The Public Broadcasting Service, commonly referred to as PBS, remains a popular and important source of educational material for young kids, among others, delivering free content to families around the nation via cable, OTA television, and its online website and apps. The service has faced various challenges during its lifetime, though, and now T-Mobile has stepped in to help it through one: keeping the service accessible in rural communities throughout America.
According to a recent statement from PBS, T-Mobile will be footing the bill on behalf of local public television low-power facilities that have to switch to new frequencies following the FCC’s spectrum incentive auction. Talking about this, America’s Public Television Stations (APTS) President and CEO Patrick Butler said:
America’s Public Television Stations are very pleased that this initiative with T-Mobile will help address one of the most significant repacking challenges that local public television stations face by providing needed funding to relocate translator facilities that enable us to provide essential services in education, public safety and civic leadership to the most rural and remote parts of the country.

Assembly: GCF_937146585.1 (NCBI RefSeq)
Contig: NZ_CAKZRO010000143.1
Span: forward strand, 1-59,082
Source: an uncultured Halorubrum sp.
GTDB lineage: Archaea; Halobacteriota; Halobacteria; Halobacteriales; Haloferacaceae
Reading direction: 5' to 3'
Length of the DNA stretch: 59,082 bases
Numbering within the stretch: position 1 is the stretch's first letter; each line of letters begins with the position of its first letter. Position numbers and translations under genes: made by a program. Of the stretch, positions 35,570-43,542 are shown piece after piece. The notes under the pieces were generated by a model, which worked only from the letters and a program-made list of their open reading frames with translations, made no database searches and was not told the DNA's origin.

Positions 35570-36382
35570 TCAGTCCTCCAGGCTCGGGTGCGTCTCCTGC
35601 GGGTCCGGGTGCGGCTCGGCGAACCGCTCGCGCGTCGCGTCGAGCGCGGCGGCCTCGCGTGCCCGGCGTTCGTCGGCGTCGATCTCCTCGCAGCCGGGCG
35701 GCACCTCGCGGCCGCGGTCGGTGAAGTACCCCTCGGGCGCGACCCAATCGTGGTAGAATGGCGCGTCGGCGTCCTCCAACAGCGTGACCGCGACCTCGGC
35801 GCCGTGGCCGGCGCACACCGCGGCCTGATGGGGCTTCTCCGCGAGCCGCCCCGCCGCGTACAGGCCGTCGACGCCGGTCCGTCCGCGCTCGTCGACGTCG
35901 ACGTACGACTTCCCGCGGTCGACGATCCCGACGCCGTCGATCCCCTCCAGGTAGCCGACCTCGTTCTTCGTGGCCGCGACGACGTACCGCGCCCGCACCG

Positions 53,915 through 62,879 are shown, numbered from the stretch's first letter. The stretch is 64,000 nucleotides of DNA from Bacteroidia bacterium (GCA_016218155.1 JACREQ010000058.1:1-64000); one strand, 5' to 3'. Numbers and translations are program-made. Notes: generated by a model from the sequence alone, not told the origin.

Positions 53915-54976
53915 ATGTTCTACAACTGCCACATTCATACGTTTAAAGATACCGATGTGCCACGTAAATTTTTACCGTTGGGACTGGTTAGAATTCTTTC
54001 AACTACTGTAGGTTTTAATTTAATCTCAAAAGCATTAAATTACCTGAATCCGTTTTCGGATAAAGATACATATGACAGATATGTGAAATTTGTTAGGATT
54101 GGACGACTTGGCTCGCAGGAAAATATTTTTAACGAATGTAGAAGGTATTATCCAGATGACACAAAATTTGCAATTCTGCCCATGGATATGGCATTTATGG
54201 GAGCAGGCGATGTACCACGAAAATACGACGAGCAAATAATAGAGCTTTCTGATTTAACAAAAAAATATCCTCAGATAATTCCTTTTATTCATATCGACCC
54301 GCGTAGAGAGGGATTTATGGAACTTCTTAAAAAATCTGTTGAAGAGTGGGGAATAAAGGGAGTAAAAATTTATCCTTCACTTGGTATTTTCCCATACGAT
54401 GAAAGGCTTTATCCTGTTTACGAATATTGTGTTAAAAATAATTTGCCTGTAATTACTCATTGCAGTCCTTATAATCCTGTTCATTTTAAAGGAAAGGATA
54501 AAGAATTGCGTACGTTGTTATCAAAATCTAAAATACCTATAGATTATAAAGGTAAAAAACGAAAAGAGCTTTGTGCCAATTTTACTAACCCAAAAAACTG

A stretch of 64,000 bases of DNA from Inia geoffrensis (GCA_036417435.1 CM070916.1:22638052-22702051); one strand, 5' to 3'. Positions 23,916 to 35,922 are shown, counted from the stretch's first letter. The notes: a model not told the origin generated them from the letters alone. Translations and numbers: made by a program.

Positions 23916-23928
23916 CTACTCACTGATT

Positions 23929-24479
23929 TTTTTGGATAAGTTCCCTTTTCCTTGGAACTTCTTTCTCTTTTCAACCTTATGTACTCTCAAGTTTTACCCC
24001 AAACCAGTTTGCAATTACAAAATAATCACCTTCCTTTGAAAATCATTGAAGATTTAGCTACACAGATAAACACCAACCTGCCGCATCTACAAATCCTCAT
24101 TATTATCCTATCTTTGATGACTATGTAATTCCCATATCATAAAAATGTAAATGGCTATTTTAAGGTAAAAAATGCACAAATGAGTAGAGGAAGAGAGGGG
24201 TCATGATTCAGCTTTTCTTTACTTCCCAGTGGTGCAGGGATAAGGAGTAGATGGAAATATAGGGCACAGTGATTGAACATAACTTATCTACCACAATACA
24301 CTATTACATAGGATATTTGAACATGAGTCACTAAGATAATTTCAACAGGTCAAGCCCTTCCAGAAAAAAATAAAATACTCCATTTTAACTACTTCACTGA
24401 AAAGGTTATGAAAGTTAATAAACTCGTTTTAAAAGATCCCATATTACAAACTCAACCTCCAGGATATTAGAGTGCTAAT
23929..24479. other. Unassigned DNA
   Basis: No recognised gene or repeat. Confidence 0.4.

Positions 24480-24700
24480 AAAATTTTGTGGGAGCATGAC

These low-power facilities are known as ‘translators,’ and they are considered critical broadcast infrastructure; they’re necessary to broadcast television signals far into rural regions that otherwise would be too far away to get reception. Unfortunately, the recent spectrum incentive auction didn’t include legislation that would pay for the translators to make the frequencies switch, leaving their future in peril.
Overall, PBS estimates that up to 38 million people live in these rural communities throughout the United States…and all of them were put at risk of losing PBS access following the auction.
PBS not only provides free educational programming, but also content related to civic leadership, public safety, news, and more. Critically, PBS also doubles as a ‘back-up path’ for the Warning Alert and Response Network (aka, PBS WARN) that can be used to get emergency messages out to isolated rural communities.